1.Behind the Scenes
On this show we talked about a bunch of tweets related to #FathersDay.
Of everybody on the show this week, Hide-san was the only father. He lovingly shared how his son presented him with a mystery object for Father’s Day—and how he had yet to figure out what it was supposed to be.
We touched on this in the show, but in America, fathers receive gifts that seem to have a lot to do with work. Power tools, lawn mowers, neckties, barbecue grills—all of these items are essentially a way of saying, “Happy Father’s Day. Here’s something you can use to do something else for us."
As our commentator this week Sasaki Toshinao explained, this means that the Twittersphere is usually awash with #FathersDay sales and product-related promotional tweets. Our production staff had to go through a lot of those tweets to find messages that we could feature on the show. A post would be saying something heartfelt and beautiful, but upon closer inspection it would be from the official account of a store or brand or other business, with an inconspicuous link or call to action.
2.Fathers in the English Language
In Japanese there are a number of words for father: otou-sama (お父様), otou-san (お父さん), papa (パパ), oyaji (オヤジ), chihi-ue (父上) etc. Likewise, there are many English words for father: dad, daddy, pop, pops, and old man.
There are also many expressions and idioms that have to do with fathers (a few of which we introduced on the show). Someone who is like a father to someone else but not related by blood is a father figure. A middle-aged man who gives money gifts to a young woman is a sugar daddy. A good-for-nothing dad that pays no child support is a deadbeat dad. Side note, the late George Michael had a fantastic song called Father Figure on his 1987 solo debut, Faith. Definitely worth a listen.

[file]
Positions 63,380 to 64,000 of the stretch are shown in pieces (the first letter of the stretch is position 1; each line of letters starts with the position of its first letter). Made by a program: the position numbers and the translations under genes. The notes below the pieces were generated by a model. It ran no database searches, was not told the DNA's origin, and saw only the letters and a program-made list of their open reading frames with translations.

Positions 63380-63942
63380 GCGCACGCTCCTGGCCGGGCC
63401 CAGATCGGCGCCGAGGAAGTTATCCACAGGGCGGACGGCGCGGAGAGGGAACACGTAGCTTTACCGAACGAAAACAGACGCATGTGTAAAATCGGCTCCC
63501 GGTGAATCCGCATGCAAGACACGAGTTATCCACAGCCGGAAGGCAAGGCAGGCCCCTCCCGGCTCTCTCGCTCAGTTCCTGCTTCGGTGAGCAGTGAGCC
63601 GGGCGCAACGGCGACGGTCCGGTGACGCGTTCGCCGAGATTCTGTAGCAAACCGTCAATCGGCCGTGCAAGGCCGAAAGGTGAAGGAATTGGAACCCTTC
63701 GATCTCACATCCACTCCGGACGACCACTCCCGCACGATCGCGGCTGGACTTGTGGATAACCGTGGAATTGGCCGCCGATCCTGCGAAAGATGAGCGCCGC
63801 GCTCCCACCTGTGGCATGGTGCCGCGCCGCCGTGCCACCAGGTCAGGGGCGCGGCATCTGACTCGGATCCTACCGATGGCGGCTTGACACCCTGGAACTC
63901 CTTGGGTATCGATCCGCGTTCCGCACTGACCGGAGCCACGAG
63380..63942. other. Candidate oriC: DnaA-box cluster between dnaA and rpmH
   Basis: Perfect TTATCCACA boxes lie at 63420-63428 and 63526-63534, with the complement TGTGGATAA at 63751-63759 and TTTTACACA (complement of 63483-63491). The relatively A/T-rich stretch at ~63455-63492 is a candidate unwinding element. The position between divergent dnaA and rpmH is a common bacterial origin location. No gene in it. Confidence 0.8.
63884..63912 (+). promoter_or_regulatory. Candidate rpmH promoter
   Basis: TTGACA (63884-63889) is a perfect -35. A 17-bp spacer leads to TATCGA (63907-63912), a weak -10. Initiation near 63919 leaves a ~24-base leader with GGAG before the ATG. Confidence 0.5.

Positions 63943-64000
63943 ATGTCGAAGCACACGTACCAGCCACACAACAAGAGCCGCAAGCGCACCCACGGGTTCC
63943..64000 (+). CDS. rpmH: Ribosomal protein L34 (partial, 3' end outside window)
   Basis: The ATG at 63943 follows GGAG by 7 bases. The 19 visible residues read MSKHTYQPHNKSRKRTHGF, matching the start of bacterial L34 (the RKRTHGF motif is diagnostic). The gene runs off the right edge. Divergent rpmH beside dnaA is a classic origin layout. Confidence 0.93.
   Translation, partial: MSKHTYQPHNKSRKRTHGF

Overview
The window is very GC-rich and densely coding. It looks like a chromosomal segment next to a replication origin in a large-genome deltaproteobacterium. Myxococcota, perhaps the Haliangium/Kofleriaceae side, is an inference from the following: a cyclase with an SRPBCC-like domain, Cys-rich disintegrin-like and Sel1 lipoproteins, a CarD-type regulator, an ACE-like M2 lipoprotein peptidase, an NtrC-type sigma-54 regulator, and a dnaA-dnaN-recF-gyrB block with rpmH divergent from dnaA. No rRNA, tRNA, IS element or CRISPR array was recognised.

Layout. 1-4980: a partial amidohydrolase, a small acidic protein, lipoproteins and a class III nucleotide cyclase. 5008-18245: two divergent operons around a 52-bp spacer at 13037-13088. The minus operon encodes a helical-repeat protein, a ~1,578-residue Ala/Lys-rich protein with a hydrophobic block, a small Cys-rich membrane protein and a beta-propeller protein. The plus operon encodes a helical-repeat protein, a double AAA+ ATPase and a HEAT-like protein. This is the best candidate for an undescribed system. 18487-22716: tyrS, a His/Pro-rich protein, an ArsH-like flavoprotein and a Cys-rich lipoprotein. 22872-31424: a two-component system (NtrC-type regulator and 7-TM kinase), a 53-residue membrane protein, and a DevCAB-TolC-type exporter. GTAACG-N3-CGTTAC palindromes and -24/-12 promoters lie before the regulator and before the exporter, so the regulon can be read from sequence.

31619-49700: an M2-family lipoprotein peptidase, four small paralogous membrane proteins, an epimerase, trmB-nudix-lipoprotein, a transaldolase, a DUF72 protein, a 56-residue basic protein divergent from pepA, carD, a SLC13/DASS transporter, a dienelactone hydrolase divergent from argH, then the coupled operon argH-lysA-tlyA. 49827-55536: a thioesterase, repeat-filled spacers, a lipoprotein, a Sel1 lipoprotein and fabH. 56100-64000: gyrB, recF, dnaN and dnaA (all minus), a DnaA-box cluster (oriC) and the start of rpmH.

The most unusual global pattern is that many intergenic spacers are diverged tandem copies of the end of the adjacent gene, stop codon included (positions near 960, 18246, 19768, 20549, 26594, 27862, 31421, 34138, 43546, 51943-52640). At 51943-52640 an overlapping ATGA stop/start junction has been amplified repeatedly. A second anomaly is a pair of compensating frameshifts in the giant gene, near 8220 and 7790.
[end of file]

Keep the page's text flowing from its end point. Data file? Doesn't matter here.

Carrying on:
Another common phrase is like father, like son, used when a son takes after his father’s mannerisms or interests. The English title for Japanese director Kore-eda Hirokazu’s 2013 film Soshite Chichi ni Naru is Like Father, Like Son.
If you ask me, one of President Barack Obama’s greatest achievements is how high he set the bar for fatherhood in the U.S. How he did as president may be up for debate, but his track record as a father is pretty clear. So many presidents before him were consumed by politics and government, often becoming de facto absentee dads to their children. Try to think of a fatherly presidential figure—only a few names come to mind. Perhaps it was a result of President Obama himself being raised by a single mother, but it was clear he wanted to be there for his children.
Ironically, compared to his tenure as an Illinois senator, which involved a lot of travel to and from Washington D.C., being elected president and moving his family into the White House is what finally allowed him to spend more time with his daughters Malia and Sasha. Reports say that he made it a point to eat dinner as a family on weekdays, and that he joined his daughters for breakfast as often as he could. The media loved it, and featured his fatherly exploits often. Perhaps for him, it was not being president but being a father that was his greatest responsibility.
3.This Week’s Wardrobe
●Basic necktie types
On the show I usually only wear a tie when I’m off on my interviewing adventures; in the studio I stick with button-down shirts and no tie. However, as Father’s Day is a day tie-giving, I’d like to talk about the basic kinds of silk neckties you can find.
First up is the solid color necktie. First and foremost a man should have a navy-colored tie, as they go great with both a navy suit and a gray suit. I recommend something in a deeper, darker color. The lighter, brighter colors are great for parties and the like, but don’t really work in most business environments. There are varying degrees of shine and luster, but sticking with something with average shine is a safe bet.
Next is the polka dot tie. Polka dots might seem a bit showy at first, but when you consider that in men’s wear you’ll rarely find polka dots anywhere else, the pattern is each to match with a variety of shirt and suit combinations without fear of overdoing it. The dots come in sizes both big and small, but for business it’s best to go for the smaller, finer polka dots.